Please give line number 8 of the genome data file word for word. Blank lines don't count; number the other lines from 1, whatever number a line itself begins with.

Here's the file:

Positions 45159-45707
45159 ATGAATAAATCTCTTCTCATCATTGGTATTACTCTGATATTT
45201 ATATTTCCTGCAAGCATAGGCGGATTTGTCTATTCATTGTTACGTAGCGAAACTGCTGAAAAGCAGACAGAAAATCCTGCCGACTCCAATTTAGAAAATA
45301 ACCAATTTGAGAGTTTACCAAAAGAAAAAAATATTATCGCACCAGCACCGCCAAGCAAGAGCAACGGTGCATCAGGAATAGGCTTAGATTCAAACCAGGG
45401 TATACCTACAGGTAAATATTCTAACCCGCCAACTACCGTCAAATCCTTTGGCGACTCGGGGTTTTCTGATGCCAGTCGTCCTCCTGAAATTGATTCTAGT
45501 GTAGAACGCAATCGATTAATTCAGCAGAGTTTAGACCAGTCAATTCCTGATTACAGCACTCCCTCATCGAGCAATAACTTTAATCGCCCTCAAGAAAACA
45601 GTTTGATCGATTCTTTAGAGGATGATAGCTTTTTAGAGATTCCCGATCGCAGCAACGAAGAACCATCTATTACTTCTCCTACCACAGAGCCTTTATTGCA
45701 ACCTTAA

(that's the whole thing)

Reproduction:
45701 ACCTTAA